Prior to the financial crisis, the Federal Reserve bought minuscule amounts of U.S. government debt. In 2011, the Federal Reserve bought 61% of all net U.S. Treasuries issued (source: Wall Street Journal, Mar. 27, 2012).Reread that again, dear reader, to absorb its full meaning—61% of all issued U.S. Treasuries were bought by the Federal Reserve last year.Before the financial crisis, it was foreign countries that were the. Read More
The big banks have steadily recovered since the Lehman Brothers collapse in late 2008 that sent bank stocks in a punishing downward spiral, which inevitably required hundreds of billions of dollars in bailout funds from Uncle Sam to save the U.S. banks from collapse.In my view, this chaotic event was an opportunity that may surface only a few times and times of chaos are when you could make big. Read More
As if the big U.S. banks didn’t have enough trouble.Besides the large U.S. banks’ exposure to Europe and to the derivatives on their balance sheet (off-balance sheet items, which is why no one can evaluate what they’re really worth), there is another issue—a lawsuit—that could cost the big banks billions of dollars and negatively impact their corporate earnings in a significant way.There is a private antitrust lawsuit that. Read More
Back in October of 2009, I wrote a scathing editorial in the pages of PROFIT CONFIDENTIAL on my dislike for Bank of America Corporation (NYSE/BAC) stock (Why I Don’t Like the Bank Stocks). Back then, Bank of America stock was trading at $17.00; today it trades at $5.37. I still don’t like the stock.
I was in Miami last weekend and realtor after realtor was telling me that the biggest condo building bust in history has bottomed out and is rebounding with the U.S. housing market. Buyers are snapping up properties, one-third of them paying cash, and the best deals are gone.Not sure I believe them. Or should I rephrase that as, “Not sure they understand.”We all remember when banks pulled way. Read More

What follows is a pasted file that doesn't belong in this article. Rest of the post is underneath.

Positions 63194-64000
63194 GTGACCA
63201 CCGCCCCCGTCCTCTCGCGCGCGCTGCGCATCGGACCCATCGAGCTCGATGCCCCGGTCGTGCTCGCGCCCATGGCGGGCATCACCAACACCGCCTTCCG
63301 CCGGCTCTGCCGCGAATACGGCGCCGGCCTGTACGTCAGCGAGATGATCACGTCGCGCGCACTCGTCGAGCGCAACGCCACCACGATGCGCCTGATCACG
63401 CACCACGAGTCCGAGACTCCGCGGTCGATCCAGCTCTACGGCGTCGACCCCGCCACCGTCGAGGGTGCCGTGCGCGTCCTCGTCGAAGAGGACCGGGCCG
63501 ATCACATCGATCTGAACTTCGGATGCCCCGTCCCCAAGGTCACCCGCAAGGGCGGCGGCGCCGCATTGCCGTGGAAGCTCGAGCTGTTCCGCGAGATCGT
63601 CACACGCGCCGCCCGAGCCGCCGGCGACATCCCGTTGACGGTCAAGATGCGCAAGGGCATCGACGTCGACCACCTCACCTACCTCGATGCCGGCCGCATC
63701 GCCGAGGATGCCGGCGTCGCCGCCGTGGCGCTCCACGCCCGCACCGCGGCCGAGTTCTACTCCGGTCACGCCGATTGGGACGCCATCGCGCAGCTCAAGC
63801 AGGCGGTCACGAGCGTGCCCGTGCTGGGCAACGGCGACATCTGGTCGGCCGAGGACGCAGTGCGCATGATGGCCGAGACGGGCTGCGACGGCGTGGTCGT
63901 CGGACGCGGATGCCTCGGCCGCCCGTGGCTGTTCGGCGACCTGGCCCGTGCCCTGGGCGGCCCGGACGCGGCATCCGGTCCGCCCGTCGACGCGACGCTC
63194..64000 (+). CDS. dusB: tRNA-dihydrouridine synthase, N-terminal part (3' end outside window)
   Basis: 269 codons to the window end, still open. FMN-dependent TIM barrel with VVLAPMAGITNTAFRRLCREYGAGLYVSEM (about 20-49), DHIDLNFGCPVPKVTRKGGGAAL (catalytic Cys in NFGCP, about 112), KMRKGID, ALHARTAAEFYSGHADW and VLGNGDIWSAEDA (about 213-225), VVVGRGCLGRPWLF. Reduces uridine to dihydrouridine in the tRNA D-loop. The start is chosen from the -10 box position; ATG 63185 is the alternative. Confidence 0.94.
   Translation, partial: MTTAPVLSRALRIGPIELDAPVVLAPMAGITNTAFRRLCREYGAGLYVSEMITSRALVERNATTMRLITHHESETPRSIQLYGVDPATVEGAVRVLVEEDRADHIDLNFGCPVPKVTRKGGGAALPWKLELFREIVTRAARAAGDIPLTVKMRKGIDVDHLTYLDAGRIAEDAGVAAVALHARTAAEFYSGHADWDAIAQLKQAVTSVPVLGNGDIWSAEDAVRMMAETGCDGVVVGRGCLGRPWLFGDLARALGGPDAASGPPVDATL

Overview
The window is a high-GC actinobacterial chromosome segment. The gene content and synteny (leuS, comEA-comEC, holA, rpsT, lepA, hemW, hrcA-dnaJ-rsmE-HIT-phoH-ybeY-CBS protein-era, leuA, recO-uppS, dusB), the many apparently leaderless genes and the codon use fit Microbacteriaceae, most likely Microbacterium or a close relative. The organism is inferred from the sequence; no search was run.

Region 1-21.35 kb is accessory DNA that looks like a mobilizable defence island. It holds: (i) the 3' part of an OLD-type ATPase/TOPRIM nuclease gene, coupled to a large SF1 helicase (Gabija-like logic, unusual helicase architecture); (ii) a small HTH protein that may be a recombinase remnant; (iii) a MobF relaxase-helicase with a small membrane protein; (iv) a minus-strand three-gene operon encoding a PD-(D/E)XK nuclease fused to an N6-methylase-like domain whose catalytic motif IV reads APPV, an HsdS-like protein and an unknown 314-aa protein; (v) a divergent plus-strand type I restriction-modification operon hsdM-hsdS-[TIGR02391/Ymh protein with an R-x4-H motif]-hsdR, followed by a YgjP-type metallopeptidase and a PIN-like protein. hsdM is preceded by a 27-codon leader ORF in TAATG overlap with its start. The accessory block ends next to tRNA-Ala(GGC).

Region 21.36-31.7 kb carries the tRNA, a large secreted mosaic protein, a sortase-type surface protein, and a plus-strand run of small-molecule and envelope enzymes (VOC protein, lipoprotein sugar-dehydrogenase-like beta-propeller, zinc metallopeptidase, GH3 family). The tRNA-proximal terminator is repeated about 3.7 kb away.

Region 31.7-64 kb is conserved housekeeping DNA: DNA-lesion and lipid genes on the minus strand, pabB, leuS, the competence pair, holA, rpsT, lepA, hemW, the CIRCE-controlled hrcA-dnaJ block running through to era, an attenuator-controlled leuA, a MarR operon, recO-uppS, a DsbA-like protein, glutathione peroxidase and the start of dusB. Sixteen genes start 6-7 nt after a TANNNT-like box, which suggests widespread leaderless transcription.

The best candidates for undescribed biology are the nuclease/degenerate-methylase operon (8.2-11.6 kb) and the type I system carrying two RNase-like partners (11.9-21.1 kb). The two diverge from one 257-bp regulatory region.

The big news yesterday: Fitch Ratings service comes out and issues a warning for U.S. banks. Fitch may lower its credit ratings of the large U.S. banks if the eurozone debt crisis is not resolved. U.S. bank stocks got hit hard on the news. Bank of America Corporation (NYSE/BAC) stock now trades at $5.90 (I wrote months ago that I wouldn’t touch this stock).
The big U.S. banks must be ecstatic.
After 100 people at the Federal Reserve ended their review of major U.S. banks, the Fed concluded that some of the largest banks in this country could increase their dividends, buy back shares and repay government loans.
All the news this morning is about JPMorgan Chase & Co. (NYSE/JPM) reporting that it made $4.8 billion in profit in its fourth quarter of 2010, beating analyst expectations again.
Wednesday, I wrote how I was immediate-term bullish on the stock market. My three main reasons for being bullish: corporate earnings for the third quarter would surprise on the upside; a cloud of investor pessimism still prevails over the market; and stocks are simply attractive compared to U.S. Treasuries that offer little to no return and that may be our next bubble to burst.But, in the short term, for. Read More